Director : Gore Verbinksi
Screenplay : Ehren Kruger (based on the Ringu by Hiroshi Takahashi)
MPAA Rating : PG-13
Year of Release : 2002
Stars : Naomi Watts (Rachel Keller), Martin Henderson (Noah), David Dorfman (Aidan Keller), Brian Cox (Richard Morgan), Jane Alexander (Dr. Grasnik), Lindsay Frost (Ruth), Amber Tamblyn (Katie), Rachael Bella (Becca), Daveigh Chase (Samara Morgan), Shannon Cochran (Anna Morgan)
The Ring is an Americanized remake of Ringu, a wildly popular 1998 Japanese horror film that has already spawned a sequel and a prequel in its native country after breaking box-office records all over Asia. It’s hard to get one’s hand on a copy of the original film here in the States, as the folks at DreamWorks (who produced the new version) don’t want too many comparisons, which is understandable given the heightened rhetoric that surrounds the original. Remakes, by their very nature, are almost always seen as inferior, even if they’re aren’t.
Having not seen the original, I can’t make any comparisons, but on its own The Ring is a solid piece of genre work, although I would argue that horror isn’t necessarily the genre into which it fits best. Rather, it is another entry in the continuing series of modern horror flicks that tend to be more about complex plots and twist endings than fear, dread, and scares (although there’s plenty of that, too)—one might also think of (in descending order of quality) The Devil’s Backbone (2001), The Sixth Sense (1999), The Mothman Prophecies (2002), and Dragonfly (2002). Unlike traditional horror, in these films the terror is not necessarily the point; rather, it’s only one part of a more complex paradigm in which the puzzlebox nature of the narrative is the driving force, where the point is to keep you guessing right until the very end (and guessing which ending is the real ending is the one of the highlights of the game).
Naomi Watts (Mulholland Drive) stars as Rachel Keller, a single mother and tough-cookie Seattle journalist who stumbles onto an urban legend after the mysterious death of her niece. The legend is about a videotape that literally kills you: If you watch it, you immediately receive a phone call and someone on the other end informs you that you have seven days to live. And, seven days later, you die. Sounds hokey, sure, but once Rachel discovers that the three teenagers who watched the video the night her niece watched it all died on the same night at exactly the same time, it doesn’t seem so hokey. And, after she gets her hands on a copy, watches it, and receives the dreaded phone call, it seems deadly serious.
Although the overall tone and atmosphere of The Ring is that of a horror film, at its core it is a mystery in which Rachel musters all of her journalistic know-how to track down the source of the videotape and unveil the enigmatic history behind it. To do this, she enlists the help of Noah (Martin Henderson), her ex-flame and father of her young son, Aidan (David Dorfman), who is apparently psychic and has some kind of connection to the videotape. Without revealing too much of what happens, I can tell you that their investigation leads them to an foggy island off the northwest coast and a mysterious hulk of a man (Brian Cox) whose tangled family history holds the key to how and why the videotape was made and what its purpose is.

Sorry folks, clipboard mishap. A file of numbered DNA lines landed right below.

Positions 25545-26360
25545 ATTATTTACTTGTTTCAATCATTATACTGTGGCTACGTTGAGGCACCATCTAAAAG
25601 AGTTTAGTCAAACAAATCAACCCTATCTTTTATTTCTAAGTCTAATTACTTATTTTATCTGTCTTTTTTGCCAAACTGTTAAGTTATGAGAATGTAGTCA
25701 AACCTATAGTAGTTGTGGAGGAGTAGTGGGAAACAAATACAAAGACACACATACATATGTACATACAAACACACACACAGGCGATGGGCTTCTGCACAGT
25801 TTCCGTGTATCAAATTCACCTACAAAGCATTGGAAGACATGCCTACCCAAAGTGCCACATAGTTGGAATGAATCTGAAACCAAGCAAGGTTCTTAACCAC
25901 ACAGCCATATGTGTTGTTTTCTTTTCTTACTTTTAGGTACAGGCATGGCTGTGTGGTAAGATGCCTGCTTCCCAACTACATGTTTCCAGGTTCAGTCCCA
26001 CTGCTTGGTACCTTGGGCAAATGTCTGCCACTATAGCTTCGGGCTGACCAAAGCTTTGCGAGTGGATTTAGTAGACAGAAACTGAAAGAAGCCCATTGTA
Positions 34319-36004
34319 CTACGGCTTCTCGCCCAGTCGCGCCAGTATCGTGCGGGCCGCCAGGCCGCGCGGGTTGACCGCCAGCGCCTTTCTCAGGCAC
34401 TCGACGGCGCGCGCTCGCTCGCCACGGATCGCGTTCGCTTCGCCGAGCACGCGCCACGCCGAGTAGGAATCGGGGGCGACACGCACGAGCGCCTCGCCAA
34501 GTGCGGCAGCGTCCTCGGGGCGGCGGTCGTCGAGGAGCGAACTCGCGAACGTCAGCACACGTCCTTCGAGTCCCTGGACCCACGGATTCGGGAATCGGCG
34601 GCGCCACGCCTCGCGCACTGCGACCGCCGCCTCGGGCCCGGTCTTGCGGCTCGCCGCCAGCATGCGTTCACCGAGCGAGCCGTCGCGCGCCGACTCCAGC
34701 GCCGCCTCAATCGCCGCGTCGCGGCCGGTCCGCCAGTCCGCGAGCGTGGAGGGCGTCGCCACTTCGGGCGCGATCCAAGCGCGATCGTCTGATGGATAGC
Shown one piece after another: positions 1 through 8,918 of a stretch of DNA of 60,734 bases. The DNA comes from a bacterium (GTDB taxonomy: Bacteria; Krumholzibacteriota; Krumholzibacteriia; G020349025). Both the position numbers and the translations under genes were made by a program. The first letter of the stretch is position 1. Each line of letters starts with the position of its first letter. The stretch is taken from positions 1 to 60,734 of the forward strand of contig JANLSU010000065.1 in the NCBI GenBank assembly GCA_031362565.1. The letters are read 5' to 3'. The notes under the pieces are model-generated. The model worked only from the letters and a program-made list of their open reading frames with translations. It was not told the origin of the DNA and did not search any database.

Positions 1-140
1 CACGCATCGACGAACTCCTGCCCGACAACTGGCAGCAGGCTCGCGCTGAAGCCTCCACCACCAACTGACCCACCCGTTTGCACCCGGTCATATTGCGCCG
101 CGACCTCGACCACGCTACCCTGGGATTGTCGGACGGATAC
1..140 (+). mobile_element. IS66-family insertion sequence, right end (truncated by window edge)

According to what I have read about the original, it left a lot of loose ends and ambiguous issues unresolved. Screenwriter Ehren Kruger (Scream 3, Reindeer Games) does his best to clear all that up, offering a great deal of exposition in the film’s last 15 minutes to make it all crystal clear. Unfortunately, the basic narrative is so convoluted and, in many ways, quite silly that the explanations end up looking strained and contrived and, ultimately, unsatisfactory. For all the explaining that goes on, there is still a host of unanswered questions left at the end. This is not, in and of itself, a problem. Ambiguity in horror films often makes them that much more horrific (see Nicolas Roeg’s eerie-beautiful puzzler Don’t Look Now). However, ambiguity in mystery films in which the filmmakers have obviously gone to great lengths to try to explain everything is a problem.
However, narrative troubles aside, The Ring is consistently effective in creeping you out. Director Gore Verbinski (The Mexican) has clearly studied up on horror movie visuals, and he employs virtually everything in the book, from quick subliminal flashes, to drawn out moments of suspense in which characters do things you know they shouldn’t, to John Carpenter’s favorite trick of allowing a horrific presence to lurk in the edges of the frame in soft focus behind the victim. Some of it feels a bit hackneyed (particularly the overly self-conscious opening prologue that features two teenage girls in danger that feels like it was ripped from an ’80s slasher film), but most of it works quite well (the cinematography by Bojan Bazelli is also quite striking).
Ultimately, however, The Ring falls short of both the elegant gothic horrors of a film like The Others or the emotional tear of something like The Sixth Sense, making it a genuine effort that succeeds in its own way, but still falls short of where it wants to be.
Copyright © 2002 James Kendrick